As far as a zygote being a complete person goes, how can it be? There’s no brain, no nervous system. To be sure, it eventually can be if it’s given proper nurture, just as an acorn will become a mighty oak tree under the proper conditions. But an acorn is not an oak, it’s just squirrel food. The growth process is a continuum and needs to be understood in that context. IMHO.

  4. October 8, 2012 at 7:05 am

    Welcome back to the blogosphere, Jim. I hope this is the first of regular postings now. I at least have missed you.
    I must say that your application of Mark 10 is one that I had never made and that will bear some more thinking on my part. Thank you for posting this. You are right, I think, in pointing out the inconsistent way Scripture is used in churches generally. Sometimes it is because we haven’t thought things through very well, sometimes it is because we have chosen not to think, and sometimes it is because we have made up our minds and don’t actually care what it thinks. All of those approaches are pretty apparent in the current political debates on policy from abortion rights to Wall St.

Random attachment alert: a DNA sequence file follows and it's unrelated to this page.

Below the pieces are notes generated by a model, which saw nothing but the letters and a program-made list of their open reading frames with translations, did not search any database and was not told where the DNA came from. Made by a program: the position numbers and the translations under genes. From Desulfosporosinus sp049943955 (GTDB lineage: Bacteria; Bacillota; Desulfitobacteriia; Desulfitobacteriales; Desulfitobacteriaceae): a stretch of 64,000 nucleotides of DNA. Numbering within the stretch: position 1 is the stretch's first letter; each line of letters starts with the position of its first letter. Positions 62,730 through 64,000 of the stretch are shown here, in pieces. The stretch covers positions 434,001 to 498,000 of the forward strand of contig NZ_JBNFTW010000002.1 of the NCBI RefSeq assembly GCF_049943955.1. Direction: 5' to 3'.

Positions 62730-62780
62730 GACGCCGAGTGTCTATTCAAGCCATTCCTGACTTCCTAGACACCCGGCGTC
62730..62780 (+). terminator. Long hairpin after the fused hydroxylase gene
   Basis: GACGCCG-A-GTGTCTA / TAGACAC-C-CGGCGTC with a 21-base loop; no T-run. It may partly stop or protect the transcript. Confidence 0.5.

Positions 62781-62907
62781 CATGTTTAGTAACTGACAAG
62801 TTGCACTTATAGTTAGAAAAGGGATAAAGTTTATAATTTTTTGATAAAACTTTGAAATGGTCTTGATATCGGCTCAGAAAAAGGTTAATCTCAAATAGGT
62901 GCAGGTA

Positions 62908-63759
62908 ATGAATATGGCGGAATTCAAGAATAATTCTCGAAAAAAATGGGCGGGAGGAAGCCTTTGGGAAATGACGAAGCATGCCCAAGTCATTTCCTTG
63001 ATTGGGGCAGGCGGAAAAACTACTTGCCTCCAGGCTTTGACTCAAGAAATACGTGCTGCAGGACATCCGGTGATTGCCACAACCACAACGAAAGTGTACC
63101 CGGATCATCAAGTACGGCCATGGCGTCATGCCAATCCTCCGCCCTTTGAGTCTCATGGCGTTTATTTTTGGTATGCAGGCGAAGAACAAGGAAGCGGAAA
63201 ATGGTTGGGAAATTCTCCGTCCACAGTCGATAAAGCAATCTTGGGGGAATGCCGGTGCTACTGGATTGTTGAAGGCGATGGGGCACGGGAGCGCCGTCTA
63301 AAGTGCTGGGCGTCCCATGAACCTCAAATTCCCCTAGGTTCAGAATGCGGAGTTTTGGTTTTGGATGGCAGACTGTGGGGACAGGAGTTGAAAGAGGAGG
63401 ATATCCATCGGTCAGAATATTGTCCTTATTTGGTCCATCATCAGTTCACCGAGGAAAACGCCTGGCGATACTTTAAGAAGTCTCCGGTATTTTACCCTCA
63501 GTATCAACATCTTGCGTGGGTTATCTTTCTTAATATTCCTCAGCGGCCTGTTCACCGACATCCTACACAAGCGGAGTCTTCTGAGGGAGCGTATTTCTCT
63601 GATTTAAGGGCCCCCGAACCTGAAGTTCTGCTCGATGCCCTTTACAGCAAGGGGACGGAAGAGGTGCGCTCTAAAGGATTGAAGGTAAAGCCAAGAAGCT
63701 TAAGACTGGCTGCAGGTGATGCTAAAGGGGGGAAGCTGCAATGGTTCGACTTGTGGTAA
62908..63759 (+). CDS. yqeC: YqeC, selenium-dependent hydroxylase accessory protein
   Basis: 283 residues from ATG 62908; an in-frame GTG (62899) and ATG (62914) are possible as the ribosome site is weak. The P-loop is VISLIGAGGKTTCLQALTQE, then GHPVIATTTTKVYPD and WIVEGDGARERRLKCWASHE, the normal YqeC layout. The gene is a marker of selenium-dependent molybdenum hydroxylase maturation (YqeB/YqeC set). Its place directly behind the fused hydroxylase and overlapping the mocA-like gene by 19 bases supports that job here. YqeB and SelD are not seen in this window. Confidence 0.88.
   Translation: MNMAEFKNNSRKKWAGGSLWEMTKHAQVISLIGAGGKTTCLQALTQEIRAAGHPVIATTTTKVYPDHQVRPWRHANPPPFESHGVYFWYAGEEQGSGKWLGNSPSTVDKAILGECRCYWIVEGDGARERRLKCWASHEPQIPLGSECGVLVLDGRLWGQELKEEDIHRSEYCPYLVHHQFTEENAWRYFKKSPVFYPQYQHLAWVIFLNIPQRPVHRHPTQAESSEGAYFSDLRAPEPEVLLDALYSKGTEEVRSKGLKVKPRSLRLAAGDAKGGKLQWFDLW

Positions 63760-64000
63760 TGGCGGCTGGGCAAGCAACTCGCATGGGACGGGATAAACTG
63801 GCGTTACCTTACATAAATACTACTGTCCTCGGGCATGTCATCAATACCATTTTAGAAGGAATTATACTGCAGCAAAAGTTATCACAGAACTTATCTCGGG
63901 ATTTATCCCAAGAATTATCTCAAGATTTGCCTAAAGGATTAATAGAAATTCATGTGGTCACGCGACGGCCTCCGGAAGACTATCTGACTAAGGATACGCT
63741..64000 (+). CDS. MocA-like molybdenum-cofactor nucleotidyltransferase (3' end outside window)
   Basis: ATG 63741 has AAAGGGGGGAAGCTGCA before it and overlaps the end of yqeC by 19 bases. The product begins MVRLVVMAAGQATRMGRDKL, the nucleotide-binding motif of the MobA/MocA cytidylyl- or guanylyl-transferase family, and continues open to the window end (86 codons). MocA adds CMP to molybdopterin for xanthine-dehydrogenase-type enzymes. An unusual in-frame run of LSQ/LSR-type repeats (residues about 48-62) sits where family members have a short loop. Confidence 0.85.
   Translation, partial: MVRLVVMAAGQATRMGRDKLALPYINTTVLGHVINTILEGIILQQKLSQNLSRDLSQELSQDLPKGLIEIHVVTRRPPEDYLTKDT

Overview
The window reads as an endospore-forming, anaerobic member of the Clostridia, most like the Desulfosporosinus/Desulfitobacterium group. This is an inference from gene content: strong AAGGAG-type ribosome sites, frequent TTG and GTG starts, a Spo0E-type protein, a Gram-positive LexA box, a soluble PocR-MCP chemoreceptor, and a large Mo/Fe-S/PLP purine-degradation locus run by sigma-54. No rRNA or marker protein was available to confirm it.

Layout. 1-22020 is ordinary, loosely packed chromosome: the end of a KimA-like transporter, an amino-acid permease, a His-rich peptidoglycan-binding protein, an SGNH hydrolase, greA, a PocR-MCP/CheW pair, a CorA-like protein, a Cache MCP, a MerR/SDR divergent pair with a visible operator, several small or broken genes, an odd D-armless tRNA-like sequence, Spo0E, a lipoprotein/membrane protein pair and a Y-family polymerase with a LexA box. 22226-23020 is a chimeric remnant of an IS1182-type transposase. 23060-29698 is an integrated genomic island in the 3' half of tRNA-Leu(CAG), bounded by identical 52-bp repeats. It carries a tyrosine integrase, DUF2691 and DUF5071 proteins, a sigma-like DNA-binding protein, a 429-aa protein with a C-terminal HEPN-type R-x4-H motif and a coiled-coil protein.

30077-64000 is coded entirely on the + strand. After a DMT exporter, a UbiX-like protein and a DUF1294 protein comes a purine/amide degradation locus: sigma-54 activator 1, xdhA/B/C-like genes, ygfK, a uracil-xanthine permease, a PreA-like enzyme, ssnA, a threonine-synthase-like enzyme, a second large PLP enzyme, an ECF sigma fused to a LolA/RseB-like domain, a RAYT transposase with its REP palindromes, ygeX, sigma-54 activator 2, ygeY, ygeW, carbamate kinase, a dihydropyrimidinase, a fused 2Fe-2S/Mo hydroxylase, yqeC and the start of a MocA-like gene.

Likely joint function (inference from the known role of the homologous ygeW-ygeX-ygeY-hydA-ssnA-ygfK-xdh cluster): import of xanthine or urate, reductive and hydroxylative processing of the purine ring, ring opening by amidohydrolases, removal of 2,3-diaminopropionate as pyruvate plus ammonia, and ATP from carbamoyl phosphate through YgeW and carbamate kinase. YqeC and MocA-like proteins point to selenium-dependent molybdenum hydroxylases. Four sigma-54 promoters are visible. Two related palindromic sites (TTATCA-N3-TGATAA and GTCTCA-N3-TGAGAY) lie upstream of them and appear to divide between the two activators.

We Episcopalians follow the same Scripture readings you guys do. Kathryn’s take on the passage was focused on legalism vs. grace and not directly related to abortion but I think it was the best she’s done. I always learn something from her sermons.